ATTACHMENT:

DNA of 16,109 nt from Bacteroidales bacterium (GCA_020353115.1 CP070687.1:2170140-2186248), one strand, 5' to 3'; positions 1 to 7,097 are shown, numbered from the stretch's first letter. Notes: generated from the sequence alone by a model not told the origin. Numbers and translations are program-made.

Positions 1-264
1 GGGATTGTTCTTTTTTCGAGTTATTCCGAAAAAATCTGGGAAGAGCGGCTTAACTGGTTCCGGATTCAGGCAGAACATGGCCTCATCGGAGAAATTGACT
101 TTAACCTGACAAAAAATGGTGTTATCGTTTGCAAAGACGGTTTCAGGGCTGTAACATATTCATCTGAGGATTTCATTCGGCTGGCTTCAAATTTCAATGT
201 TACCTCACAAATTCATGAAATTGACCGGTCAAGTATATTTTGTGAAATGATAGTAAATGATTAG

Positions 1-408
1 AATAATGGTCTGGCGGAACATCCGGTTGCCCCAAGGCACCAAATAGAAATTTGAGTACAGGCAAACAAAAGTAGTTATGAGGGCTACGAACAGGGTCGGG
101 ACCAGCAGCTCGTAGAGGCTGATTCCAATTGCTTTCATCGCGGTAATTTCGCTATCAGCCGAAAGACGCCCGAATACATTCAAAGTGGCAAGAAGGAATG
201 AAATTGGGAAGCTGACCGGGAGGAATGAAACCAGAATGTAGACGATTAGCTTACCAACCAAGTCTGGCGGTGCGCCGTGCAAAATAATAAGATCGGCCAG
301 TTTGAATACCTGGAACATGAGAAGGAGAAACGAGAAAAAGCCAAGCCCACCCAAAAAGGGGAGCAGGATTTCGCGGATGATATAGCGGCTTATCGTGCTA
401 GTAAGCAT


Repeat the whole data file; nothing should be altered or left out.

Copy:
DNA of 16,109 nt from Bacteroidales bacterium (GCA_020353115.1 CP070687.1:2170140-2186248), one strand, 5' to 3'; positions 1 to 7,097 are shown, numbered from the stretch's first letter. Notes: generated from the sequence alone by a model not told the origin. Numbers and translations are program-made.

Positions 1-264
1 GGGATTGTTCTTTTTTCGAGTTATTCCGAAAAAATCTGGGAAGAGCGGCTTAACTGGTTCCGGATTCAGGCAGAACATGGCCTCATCGGAGAAATTGACT
101 TTAACCTGACAAAAAATGGTGTTATCGTTTGCAAAGACGGTTTCAGGGCTGTAACATATTCATCTGAGGATTTCATTCGGCTGGCTTCAAATTTCAATGT
201 TACCTCACAAATTCATGAAATTGACCGGTCAAGTATATTTTGTGAAATGATAGTAAATGATTAG

Positions 1-408
1 AATAATGGTCTGGCGGAACATCCGGTTGCCCCAAGGCACCAAATAGAAATTTGAGTACAGGCAAACAAAAGTAGTTATGAGGGCTACGAACAGGGTCGGG
101 ACCAGCAGCTCGTAGAGGCTGATTCCAATTGCTTTCATCGCGGTAATTTCGCTATCAGCCGAAAGACGCCCGAATACATTCAAAGTGGCAAGAAGGAATG
201 AAATTGGGAAGCTGACCGGGAGGAATGAAACCAGAATGTAGACGATTAGCTTACCAACCAAGTCTGGCGGTGCGCCGTGCAAAATAATAAGATCGGCCAG
301 TTTGAATACCTGGAACATGAGAAGGAGAAACGAGAAAAAGCCAAGCCCACCCAAAAAGGGGAGCAGGATTTCGCGGATGATATAGCGGCTTATCGTGCTA
401 GTAAGCAT